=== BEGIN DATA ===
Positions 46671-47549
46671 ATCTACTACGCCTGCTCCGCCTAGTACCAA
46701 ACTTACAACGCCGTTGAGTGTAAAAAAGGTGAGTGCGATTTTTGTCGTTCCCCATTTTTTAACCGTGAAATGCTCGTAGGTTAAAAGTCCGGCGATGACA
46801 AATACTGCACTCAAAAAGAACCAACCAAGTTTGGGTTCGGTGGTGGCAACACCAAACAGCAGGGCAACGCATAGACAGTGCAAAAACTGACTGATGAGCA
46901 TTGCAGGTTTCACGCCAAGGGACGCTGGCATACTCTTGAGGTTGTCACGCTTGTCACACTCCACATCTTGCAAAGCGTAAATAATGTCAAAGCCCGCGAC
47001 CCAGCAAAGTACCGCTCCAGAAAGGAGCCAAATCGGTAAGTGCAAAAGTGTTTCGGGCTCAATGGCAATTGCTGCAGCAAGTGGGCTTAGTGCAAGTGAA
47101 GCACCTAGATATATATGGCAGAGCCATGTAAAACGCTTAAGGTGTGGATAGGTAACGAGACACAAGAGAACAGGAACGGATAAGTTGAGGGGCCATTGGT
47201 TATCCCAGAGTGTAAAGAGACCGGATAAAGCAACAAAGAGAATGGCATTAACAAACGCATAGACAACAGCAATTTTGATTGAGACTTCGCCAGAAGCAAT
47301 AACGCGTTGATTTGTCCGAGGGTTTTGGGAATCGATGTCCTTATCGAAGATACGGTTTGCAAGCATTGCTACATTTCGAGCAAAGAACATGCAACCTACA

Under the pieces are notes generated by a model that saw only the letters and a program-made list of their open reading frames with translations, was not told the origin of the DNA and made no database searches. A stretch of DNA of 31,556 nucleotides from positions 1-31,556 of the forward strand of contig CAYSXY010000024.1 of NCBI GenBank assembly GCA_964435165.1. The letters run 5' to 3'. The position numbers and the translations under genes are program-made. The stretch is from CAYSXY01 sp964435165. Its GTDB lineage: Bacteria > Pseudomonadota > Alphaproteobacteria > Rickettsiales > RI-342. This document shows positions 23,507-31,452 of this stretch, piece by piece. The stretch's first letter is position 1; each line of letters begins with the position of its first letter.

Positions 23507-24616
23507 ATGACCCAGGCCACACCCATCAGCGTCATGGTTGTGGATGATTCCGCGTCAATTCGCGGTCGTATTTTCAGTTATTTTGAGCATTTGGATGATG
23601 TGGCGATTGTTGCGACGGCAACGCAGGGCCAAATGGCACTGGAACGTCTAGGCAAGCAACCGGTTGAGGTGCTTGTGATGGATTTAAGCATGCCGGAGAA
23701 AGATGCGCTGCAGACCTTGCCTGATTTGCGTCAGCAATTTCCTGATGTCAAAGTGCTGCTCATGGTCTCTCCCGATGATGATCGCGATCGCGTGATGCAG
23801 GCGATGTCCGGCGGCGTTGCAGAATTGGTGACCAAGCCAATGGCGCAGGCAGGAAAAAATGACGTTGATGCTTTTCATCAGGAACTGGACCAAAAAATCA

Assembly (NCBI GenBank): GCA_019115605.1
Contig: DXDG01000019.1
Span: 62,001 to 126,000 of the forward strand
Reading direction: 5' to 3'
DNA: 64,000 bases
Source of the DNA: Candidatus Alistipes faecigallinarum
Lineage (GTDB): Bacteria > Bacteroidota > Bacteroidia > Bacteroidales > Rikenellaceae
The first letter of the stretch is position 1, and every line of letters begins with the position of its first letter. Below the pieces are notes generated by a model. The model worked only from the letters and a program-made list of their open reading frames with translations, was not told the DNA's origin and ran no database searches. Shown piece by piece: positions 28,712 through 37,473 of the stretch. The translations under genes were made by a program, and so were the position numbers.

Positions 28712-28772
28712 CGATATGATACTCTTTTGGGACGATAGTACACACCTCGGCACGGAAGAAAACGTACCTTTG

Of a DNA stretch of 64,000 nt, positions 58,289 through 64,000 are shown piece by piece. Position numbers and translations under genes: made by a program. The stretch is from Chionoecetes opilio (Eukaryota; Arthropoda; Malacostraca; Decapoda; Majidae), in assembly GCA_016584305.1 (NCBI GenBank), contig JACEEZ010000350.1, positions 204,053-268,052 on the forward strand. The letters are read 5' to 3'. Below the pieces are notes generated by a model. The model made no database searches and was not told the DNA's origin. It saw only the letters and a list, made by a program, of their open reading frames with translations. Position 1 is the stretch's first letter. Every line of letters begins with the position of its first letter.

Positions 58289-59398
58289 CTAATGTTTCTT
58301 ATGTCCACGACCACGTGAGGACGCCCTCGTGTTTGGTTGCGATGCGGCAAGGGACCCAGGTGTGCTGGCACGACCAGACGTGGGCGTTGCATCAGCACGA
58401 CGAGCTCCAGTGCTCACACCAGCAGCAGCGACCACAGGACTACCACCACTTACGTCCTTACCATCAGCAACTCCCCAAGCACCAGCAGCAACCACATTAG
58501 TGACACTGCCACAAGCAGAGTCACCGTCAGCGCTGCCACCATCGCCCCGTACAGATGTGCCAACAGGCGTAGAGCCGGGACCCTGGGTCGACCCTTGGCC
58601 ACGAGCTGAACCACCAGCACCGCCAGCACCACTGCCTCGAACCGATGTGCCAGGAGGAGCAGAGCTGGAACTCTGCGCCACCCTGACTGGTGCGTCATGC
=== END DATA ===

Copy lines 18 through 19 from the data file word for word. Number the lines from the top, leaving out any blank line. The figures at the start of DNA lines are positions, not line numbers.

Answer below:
Span: 62,001 to 126,000 of the forward strand
Reading direction: 5' to 3'